But for as impressive as he is on inside runs, his specialty is his home-run hitting speed. If he clocks a 40-yard dash time faster than Guice, he very well could be the second running back off the board, and get picked in the first round. Last year, eight running backs ran a sub-4.50. It's a distinct possibility Jones hits that 4.49 mark. It's important to remember though... Jones will likely weigh-in 10-15 pounds lighter than Guice and potentially 20 pounds lighter than Barkley.
Rashaan Evans, LB, Alabama
In one of the best off-ball linebacker classes in a long time, Evans needs a quality combine performance to fortify his stock. The problem is, Roquan Smith is likely to test well at around 230-235 pounds and a shorter frame. Tremaine Edmunds and Leighton Vander Esch, two oversized linebacker prospects with freakish athleticism very well could test through the roof.
That leaves Evans, who, will score points with teams due to his experience in Alabama's famed defense, but doesn't enter the combine as someone expected to perform amazingly in Indianapolis.
In terms of size, he'll likely be somewhere between Smith and the Edmunds / Vander Esch duo, however the reputation of Crimson Tide linebackers -- while mostly good -- places him as a "downhill thumper," which is useful but a label trending in the wrong direction for today's wide-open NFL.
Harold Landry, EDGE, Boston College
Landry was excellent in 2016. He finished his junior campaign with 22.5 tackles for loss and 16.5 sacks. In 2017, he had five sacks and eight tackles for loss in eight games before injuries hit.
While his senior year film showed impressive flashes, he wasn't nearly as disruptive as he was in the prior season.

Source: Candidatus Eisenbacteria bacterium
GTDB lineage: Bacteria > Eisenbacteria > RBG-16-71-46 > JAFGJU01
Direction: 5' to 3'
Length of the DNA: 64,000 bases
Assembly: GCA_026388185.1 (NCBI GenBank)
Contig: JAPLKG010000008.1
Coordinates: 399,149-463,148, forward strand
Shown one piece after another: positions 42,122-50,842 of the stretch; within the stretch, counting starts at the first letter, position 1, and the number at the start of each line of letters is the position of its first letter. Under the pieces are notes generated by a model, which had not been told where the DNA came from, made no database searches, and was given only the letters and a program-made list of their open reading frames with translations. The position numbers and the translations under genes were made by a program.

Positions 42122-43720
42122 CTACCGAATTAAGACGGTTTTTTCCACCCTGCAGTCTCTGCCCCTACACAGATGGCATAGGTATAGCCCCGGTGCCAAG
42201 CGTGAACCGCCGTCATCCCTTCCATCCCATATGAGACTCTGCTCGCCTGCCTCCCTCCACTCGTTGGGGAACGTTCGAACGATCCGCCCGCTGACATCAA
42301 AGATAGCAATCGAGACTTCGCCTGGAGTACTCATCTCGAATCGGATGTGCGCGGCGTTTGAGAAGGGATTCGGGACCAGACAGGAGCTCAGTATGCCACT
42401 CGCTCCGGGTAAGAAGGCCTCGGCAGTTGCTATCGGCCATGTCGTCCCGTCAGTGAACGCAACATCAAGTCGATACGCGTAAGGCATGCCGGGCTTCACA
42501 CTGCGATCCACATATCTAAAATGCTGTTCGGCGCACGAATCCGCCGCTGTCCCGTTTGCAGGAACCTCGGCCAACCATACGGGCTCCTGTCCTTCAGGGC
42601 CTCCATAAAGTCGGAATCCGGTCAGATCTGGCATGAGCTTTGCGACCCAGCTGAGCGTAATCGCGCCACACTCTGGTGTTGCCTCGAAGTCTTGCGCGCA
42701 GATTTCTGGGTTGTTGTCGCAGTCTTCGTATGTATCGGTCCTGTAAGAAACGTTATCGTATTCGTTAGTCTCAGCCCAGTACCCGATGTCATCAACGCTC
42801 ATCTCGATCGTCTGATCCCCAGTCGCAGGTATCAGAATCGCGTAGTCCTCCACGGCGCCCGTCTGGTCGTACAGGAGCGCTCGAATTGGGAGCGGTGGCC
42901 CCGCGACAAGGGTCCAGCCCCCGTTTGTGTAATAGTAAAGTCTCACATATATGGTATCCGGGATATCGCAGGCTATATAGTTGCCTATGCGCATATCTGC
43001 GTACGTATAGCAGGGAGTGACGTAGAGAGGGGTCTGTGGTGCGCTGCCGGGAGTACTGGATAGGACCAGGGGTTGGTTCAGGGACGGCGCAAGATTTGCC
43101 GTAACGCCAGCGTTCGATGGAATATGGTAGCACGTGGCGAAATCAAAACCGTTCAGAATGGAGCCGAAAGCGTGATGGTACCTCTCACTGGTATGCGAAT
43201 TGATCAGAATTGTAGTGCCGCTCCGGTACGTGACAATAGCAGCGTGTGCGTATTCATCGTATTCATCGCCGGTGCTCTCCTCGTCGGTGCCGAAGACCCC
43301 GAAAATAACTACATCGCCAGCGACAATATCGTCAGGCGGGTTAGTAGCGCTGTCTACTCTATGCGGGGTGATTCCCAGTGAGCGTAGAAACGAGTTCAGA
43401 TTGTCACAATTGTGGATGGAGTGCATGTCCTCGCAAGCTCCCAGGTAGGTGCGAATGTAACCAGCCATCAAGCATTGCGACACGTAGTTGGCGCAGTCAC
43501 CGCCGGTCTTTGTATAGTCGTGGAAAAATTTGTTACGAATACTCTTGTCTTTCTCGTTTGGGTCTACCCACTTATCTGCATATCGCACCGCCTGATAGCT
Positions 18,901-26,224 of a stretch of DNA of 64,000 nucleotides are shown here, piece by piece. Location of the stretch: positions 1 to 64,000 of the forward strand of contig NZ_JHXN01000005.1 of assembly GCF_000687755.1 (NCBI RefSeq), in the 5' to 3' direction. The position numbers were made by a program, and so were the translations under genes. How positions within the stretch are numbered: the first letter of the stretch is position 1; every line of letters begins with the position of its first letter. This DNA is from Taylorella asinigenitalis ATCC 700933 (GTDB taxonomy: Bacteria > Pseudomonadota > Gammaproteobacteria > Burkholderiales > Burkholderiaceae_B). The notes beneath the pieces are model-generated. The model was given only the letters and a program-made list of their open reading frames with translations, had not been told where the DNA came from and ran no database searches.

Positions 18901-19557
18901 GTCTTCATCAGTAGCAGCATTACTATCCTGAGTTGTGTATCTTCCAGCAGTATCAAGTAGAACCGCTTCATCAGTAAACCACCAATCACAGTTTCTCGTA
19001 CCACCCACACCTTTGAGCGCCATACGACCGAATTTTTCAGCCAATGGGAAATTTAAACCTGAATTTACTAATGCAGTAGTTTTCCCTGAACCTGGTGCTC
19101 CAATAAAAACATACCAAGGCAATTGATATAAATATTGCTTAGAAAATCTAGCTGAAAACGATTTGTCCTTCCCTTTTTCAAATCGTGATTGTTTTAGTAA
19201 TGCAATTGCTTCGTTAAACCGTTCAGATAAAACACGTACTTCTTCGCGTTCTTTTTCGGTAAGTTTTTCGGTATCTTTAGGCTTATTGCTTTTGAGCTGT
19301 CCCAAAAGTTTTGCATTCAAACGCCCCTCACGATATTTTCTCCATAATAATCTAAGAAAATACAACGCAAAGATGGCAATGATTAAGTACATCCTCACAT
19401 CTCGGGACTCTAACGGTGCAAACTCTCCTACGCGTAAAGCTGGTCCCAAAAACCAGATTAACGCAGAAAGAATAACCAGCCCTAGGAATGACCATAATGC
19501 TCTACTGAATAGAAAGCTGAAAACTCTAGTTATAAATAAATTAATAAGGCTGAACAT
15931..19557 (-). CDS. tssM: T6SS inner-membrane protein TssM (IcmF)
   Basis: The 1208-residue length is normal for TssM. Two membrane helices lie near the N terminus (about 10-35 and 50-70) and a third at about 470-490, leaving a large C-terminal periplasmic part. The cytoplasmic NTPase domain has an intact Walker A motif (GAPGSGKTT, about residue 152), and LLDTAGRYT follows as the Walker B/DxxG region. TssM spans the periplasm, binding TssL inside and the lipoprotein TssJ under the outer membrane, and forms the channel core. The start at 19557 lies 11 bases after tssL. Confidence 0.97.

For edge-rushers, the three-cone drill is the most vital. No other drill teases out a prospect's ability to bend and explode, two central elements in getting to the quarterback. Landry isn't armed with an array of passing-rushing moves -- most of his wins come via a tightly-bent speed rush. So he'll need to flourish in the three-cone drill in Indy.
Depending on his weight -- and he's likely to be around 250-255 pounds -- the coveted 7.00 second mark is what he's aiming to beat. If he's a few tenths of a second slower, it won't totally plummet his stock though.
Leighton Vander Esch, LB, Boise State
As previously mentioned, there's plenty of buzz about the show Edmunds and Vander Esch are going to put on at the combine. What's interesting though -- the two linebackers are similarly sized with similar film and appear to have comparable athleticism ... but Edmunds is widely believed to go much earlier than the Boise State product.
If Vander Esch stays anywhere in the range of Edmunds in the 40, the jumps, and agility drills, he may not go ahead of the Virginia Tech star, but he'll have a distinct possibility of going in the first round.
Christian Kirk, WR, Texas A&M
Some of Kirk's film -- particularly in the return game -- the wideout looks incredibly fast. In other instances -- mainly with the ball in his hands after a short completion -- he looks to be lacking in that department.
Kirk is a wild card to go in the first round ... if he blazes in the 40-yard dash. In 2015, Will Fuller jumped into the first round with a 4.31 40-yard dash. John Ross was considered a first-round lock after his record-setting 4.22 last year.
The Texas A&M star doesn't need to run that fast to go in Round 1, but the same rule applies for Kirk as it does for Ridley. If he's under 200 pounds, he'll need to burn up the 40 to be within the first 32 selections.
Even if that's not the most realistic scenario for Kirk, there's healthy competition to be the fourth wideout picked after Ridley, Courtland Sutton and James Washington. A 40 time under 4.50 would be a big boon for Kirk in that race.
Marcus Davenport, DE, UTSA
Right now, Davenport is considered a prospect cemented in the first round. He was the talk of the Senior Bowl in January and his tremendous size, length, and athleticism pop on film.
Because he's not carrying 270-plus pounds and is over 6-5, Davenport has the frame to dazzle at the combine. He should perform well in all the "explosion" drills, and a three-cone time under 7.30 would be fantastic for his taller stature.
If he's one of the clear-cut winners among the edge-rushers, Davenport will start to garner serious Top 15 talk and, depending on where his combine ranks among his contemporaries, would fortify himself as the second edge-rusher picked after Bradley Chubb.